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Blood Meridian

by Carl Hannigan 12 months ago in review

An Overrated Classic Filled With Unreadable Grammar and Typos

Blood Meridian is considered by many to be a classic. The great "American" novel. The one who revolutionized the way violence and the West is depicted. It's also a book filled written in a weird writing style. It is also filled with a lot of grammar problems and... yes... typos. Oh, wow! It's another Cormac McCarthy rant. Where did I hear of this before?

I do have the right to criticize since I did bought the damn book, yes?

McCarthy is undeniable a good philosophical writer and he wrote books that I personally love like The Road and No Country For Old Men. But the book considered to be his magnum opus is one of the most unreadable novels in history (check its Goodreads page and see just how many also share my opinions).


Let's talk first about the writing, and God do I have to catch my breath after reading a paragraph (or a sentence stretched into a paragraph). I’ve` never been a big fan of the lack of comma-thing and the overuse of the word “and”. I know polysyndeton is a writing style but McCarthy just overdoes it. The Holy Bible also uses polysyndeton but at least it has commas and semi-colons compared to Blood Meridian.

His writing also feels all over the place, just going from one thought to the next. It might sound artsy and poetic, but stuff like "they moved in a constant elision, ordained agents of the actual dividing out the world which they encountered" sounds more like a word salad from a schizophrenic than an actual literary sentence. It's also made worse by the lack of quotation marks which made me mistook some dialogue as narration, and forced me to stop and backtrack. McCarthy tries hard to sound like is a great mystic, a great intellectual, but most of his great thoughts are skin-deep and self-indulgent. War is the greatest good in the world, he suggests. War will overpower all, overrule everything and in the end it will be all that exists. It will dance atop love, atop peace, like a four-hundred pound hairless goliath (his metaphor, not mine). Well, that's fine but not so much true.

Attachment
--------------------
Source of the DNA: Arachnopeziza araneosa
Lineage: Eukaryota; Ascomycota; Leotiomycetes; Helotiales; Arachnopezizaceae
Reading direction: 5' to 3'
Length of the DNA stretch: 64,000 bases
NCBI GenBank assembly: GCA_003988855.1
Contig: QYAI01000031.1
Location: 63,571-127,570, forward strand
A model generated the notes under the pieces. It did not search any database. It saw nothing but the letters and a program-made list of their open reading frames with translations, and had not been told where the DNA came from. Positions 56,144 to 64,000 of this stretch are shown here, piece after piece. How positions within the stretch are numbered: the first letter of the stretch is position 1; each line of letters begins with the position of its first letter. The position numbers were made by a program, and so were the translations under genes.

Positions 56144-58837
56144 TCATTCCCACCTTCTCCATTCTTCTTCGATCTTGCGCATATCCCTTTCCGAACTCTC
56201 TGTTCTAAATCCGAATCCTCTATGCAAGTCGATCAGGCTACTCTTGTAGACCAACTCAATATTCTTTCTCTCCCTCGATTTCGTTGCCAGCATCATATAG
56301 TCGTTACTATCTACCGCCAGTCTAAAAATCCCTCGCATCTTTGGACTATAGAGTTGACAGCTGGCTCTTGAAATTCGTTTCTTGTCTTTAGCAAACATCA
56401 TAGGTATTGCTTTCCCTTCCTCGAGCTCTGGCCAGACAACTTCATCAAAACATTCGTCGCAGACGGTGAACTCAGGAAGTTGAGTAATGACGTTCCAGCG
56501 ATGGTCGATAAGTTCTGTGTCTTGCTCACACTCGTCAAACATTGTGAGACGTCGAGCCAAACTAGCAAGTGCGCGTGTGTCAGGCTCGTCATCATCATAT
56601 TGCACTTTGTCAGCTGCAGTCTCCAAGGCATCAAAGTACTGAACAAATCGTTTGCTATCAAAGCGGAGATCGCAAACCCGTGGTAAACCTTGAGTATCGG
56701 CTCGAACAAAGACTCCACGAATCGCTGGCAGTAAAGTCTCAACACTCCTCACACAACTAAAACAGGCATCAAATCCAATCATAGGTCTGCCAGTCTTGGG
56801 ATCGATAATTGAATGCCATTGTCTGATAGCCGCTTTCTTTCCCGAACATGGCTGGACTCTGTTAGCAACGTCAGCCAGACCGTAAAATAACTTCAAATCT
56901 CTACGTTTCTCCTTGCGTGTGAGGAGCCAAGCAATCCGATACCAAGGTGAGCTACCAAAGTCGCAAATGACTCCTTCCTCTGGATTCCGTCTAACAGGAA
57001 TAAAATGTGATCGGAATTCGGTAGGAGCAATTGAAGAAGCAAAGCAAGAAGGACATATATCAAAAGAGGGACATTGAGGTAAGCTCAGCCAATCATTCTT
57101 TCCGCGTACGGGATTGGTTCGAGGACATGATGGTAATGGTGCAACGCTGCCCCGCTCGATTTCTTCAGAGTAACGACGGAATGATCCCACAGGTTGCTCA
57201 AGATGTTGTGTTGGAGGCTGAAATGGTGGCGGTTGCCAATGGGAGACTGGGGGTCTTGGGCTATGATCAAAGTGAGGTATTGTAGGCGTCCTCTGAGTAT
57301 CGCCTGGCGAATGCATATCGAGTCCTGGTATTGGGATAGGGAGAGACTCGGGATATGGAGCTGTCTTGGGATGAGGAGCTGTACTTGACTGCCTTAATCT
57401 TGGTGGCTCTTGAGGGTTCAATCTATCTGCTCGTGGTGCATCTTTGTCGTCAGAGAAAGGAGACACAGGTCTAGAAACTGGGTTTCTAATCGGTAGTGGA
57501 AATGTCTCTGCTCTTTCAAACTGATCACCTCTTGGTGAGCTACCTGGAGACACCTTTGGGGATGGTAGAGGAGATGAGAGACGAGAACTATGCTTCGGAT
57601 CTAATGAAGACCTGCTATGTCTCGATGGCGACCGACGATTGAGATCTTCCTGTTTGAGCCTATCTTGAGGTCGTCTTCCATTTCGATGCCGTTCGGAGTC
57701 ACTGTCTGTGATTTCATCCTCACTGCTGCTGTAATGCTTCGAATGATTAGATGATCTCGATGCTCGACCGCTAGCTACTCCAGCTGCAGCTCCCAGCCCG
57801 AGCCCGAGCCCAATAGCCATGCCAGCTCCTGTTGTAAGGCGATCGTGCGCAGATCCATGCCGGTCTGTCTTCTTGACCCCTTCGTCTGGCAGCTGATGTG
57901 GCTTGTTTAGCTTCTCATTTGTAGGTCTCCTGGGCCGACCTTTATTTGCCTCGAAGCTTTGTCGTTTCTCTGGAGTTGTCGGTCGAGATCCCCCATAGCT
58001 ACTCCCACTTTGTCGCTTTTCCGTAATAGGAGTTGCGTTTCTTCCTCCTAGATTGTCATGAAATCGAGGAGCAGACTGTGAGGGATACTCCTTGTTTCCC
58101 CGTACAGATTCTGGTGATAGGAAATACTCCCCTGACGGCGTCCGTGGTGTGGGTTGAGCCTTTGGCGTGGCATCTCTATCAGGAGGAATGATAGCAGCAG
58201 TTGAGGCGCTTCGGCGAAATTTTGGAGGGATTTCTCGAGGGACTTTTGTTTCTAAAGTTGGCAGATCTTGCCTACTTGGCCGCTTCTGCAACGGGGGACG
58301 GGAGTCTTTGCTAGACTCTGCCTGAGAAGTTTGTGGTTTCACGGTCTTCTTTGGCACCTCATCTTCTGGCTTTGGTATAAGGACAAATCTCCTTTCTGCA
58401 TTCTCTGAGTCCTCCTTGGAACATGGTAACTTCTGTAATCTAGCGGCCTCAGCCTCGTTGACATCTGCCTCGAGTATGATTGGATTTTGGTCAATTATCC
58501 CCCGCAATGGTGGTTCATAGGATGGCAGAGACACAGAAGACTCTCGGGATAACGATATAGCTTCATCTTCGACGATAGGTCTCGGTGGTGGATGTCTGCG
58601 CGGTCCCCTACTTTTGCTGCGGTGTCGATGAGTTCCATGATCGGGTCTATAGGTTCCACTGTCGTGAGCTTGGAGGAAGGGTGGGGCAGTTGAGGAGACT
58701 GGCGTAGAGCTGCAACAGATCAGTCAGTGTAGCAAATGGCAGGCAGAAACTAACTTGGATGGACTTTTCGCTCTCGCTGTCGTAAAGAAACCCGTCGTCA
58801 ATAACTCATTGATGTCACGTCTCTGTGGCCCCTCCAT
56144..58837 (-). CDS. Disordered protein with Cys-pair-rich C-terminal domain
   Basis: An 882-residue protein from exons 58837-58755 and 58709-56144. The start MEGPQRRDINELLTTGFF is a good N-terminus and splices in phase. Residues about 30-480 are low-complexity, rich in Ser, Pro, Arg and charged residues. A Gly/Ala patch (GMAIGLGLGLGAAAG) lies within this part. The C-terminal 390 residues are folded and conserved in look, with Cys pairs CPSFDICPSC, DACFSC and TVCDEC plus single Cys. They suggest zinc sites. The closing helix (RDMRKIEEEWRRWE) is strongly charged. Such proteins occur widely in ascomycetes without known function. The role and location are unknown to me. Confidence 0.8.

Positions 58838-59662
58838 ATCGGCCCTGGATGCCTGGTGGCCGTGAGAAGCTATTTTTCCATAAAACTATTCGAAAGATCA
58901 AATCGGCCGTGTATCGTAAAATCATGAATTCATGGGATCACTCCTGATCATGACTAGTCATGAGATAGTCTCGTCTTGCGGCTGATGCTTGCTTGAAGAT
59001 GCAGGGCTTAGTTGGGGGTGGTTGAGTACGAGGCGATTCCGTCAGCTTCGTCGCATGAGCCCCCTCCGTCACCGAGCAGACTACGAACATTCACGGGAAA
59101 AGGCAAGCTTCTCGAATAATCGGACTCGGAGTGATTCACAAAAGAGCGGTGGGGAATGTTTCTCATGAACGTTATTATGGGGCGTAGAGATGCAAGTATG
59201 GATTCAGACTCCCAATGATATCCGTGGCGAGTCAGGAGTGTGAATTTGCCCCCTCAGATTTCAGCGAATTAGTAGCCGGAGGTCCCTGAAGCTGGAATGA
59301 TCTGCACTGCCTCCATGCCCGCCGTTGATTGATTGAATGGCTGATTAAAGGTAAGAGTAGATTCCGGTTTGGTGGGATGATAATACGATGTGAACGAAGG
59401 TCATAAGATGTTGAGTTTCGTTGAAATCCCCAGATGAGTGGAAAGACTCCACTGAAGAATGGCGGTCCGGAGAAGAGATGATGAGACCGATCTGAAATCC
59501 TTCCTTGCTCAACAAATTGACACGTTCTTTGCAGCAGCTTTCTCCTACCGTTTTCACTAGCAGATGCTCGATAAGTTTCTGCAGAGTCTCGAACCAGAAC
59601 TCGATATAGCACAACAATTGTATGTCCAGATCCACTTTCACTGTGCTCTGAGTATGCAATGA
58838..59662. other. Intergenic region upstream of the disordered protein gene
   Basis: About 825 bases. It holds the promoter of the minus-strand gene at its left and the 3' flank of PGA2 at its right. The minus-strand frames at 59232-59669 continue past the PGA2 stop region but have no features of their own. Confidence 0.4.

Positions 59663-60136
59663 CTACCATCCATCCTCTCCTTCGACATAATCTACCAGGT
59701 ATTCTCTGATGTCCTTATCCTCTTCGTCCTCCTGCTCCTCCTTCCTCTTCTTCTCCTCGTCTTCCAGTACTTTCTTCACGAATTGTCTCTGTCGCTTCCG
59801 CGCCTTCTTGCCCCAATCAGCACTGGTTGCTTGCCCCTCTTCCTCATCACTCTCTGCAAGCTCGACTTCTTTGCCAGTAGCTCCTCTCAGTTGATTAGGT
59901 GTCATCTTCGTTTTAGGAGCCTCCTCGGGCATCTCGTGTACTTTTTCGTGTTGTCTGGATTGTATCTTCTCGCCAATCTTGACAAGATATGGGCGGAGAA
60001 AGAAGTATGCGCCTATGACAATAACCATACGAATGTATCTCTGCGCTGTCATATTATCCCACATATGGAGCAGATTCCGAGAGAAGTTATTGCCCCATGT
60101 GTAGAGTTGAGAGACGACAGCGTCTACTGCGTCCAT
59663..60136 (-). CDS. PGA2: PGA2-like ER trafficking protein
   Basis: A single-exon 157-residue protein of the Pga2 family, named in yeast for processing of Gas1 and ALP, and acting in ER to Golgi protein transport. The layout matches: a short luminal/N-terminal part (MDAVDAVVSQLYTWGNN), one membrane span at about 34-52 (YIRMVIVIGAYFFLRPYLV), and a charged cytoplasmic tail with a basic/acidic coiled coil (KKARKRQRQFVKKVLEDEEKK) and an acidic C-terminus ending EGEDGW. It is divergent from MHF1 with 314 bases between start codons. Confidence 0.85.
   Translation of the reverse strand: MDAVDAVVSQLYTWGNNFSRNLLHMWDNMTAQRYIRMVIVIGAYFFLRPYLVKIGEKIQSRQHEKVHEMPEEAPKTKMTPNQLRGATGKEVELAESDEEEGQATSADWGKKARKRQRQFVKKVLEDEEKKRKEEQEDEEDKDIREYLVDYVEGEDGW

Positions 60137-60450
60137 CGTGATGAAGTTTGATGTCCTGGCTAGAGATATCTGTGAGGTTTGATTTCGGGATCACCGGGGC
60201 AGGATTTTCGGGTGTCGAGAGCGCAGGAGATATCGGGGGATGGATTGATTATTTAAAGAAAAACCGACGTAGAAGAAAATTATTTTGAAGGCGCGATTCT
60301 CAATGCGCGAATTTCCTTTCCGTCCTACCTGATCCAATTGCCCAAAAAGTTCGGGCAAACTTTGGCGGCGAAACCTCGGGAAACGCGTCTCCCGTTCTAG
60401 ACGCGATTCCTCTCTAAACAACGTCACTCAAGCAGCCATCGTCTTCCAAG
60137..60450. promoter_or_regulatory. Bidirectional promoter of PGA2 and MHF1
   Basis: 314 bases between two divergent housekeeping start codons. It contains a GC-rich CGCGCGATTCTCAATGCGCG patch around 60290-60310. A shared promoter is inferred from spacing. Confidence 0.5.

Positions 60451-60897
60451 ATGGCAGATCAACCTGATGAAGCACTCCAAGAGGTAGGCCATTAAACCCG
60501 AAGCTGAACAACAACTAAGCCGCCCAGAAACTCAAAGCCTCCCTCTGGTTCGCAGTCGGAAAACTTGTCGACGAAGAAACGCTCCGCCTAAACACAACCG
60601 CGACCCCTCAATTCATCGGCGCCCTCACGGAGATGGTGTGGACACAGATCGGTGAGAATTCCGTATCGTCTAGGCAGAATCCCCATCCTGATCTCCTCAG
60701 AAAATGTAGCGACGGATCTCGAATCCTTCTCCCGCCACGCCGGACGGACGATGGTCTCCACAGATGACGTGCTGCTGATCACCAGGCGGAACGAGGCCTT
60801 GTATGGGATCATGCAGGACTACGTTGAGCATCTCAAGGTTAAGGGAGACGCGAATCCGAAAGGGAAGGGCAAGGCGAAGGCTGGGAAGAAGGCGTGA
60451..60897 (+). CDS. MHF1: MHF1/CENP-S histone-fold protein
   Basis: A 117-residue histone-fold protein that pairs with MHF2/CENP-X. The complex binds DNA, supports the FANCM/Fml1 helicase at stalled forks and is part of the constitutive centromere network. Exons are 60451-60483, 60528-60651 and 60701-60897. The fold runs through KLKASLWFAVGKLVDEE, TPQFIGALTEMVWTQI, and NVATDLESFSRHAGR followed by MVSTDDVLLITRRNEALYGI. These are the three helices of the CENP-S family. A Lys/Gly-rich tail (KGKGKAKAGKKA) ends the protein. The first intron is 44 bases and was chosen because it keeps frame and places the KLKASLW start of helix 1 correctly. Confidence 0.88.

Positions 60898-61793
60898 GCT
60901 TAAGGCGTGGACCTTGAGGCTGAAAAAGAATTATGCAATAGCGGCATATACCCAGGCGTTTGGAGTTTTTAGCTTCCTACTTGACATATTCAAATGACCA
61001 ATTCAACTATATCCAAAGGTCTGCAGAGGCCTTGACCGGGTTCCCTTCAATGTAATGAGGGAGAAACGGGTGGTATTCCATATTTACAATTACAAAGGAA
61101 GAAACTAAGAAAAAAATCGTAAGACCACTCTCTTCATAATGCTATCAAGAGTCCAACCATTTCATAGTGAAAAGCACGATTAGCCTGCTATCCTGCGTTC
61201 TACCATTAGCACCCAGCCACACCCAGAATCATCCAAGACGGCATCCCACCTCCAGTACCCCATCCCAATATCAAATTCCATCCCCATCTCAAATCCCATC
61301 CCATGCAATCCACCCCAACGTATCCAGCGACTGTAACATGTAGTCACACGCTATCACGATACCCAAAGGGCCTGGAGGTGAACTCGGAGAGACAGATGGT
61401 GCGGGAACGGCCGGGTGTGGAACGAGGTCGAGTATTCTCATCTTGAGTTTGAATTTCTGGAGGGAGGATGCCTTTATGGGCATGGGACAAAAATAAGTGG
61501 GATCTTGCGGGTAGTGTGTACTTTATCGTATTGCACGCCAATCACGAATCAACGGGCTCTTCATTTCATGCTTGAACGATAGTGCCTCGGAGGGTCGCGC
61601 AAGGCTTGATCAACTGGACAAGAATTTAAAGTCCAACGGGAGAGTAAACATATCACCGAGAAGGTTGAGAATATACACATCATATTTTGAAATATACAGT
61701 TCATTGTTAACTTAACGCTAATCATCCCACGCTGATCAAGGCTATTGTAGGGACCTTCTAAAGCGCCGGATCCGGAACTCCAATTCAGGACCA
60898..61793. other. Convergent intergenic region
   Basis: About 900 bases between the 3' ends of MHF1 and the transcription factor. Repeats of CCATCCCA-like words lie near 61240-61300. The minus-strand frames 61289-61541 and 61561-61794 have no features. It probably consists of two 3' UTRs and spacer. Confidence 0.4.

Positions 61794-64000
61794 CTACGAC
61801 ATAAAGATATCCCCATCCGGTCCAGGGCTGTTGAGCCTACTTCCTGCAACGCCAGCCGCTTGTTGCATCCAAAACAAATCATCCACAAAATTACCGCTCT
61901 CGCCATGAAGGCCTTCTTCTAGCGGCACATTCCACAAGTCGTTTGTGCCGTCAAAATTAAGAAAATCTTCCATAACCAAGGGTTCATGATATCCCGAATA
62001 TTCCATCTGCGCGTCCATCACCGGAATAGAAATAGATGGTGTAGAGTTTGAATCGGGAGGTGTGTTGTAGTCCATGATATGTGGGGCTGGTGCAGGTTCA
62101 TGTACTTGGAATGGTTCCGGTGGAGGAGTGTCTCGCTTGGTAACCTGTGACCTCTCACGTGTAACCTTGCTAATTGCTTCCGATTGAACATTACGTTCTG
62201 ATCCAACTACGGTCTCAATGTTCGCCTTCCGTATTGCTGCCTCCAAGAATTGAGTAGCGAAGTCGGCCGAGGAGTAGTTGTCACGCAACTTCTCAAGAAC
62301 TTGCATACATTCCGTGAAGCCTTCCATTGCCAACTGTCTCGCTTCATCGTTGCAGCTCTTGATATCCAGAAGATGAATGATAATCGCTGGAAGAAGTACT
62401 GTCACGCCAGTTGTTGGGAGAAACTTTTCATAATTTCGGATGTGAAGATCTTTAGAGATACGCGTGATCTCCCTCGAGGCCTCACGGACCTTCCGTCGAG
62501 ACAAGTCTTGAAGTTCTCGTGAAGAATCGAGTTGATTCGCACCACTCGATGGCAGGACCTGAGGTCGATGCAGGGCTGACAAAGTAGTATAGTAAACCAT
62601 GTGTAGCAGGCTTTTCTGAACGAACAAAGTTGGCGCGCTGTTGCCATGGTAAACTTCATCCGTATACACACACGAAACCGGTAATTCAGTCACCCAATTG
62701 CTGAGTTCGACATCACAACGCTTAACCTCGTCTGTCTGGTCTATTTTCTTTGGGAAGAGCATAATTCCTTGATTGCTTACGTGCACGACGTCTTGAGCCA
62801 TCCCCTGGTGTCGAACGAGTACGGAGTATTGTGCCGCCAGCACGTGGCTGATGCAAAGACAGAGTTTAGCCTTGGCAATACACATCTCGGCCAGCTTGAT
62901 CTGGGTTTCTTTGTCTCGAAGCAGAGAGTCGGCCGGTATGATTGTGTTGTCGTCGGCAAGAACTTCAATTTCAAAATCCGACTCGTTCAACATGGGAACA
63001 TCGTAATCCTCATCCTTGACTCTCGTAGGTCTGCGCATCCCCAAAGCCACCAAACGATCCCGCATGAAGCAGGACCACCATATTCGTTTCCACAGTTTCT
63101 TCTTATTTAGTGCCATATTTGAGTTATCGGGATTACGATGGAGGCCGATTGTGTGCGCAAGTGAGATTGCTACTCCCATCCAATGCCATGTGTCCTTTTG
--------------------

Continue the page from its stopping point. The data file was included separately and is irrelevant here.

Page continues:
Technical Errors

The spelling, grammar, and usage errors were numerous - the most distinguishable was “bowieknives”. Said word is actually spelled as “Bowie knives” or “bowie knives”. One could argue that this was just an accent on a dialogue, but McCarthy used that word in the narration. At first, I thought maybe I was wrong and that was how the word was spelled back then. But I made the effort to research old books dating back to the mid-19th century (the same era where Blood Meridian takes place) and it is spelled as "bowie knife" or "bowies" (I read Brother Jonathan, Volume 5 and excerpts from Harper's New Monthly). Self-published books get a negative rap for bad writing and typos. Yet many of these books were easier to read and looked more polished than Blood Meridian.


The characters are also unlikeable. Almost all of them are a-holes. Maybe that's something that I should have known since this is a violent book. But almost all actions of every character are predictable. They go from one place to another, sowing hell amongst everyone they meet. They do congregate and talk to each other, with some interesting notions about their history and characteristics. But then the new chapter comes along and they go back to murdering. I did applaud them during their last stand, with a few showing off some humanity after all the violence they had wrought.

The protagonist, the one who's called "The Kid", is pretty much a hang-around. He's just there to be a witness to the gang's actions until the last chapters where he actually does something.

Then there's Judge Holden, the enigmatic and most iconic character in this book. I like how mysterious he is and acts like a damn force of nature that cannot be put down. The philosophy he shares too is interesting to read. But at the same time, one cannot be blamed if the Judge tends to be unbelievable and ludicrous. Some might say this book is ingenious because it has a strong philosophy that is delivered within a story and without having the story stop to have the philosophy delivered. I would just say that McCarthy tried really hard to create a character who can spout his deepest beliefs, which are not all that original nor interesting.


Again, I do not mean any disrespect to him. I am still a fan of his novel The Road. Although the Judge was cool, I just thought Blood Meridian is his most overrated book. Maybe it got famous since there has never been a violent book/Western like it? But nowadays though? Go and play Red Dead Redemption 2 instead.

Overall, I give it a 3 out of 5.


About the author

Carl Hannigan

Self-acclaimed connoisseur of the literary arts. Famed warlord in the wars against typos. Lover of the sweet books and magnificent prints. TL;DR I'm a book nerd and editor :D

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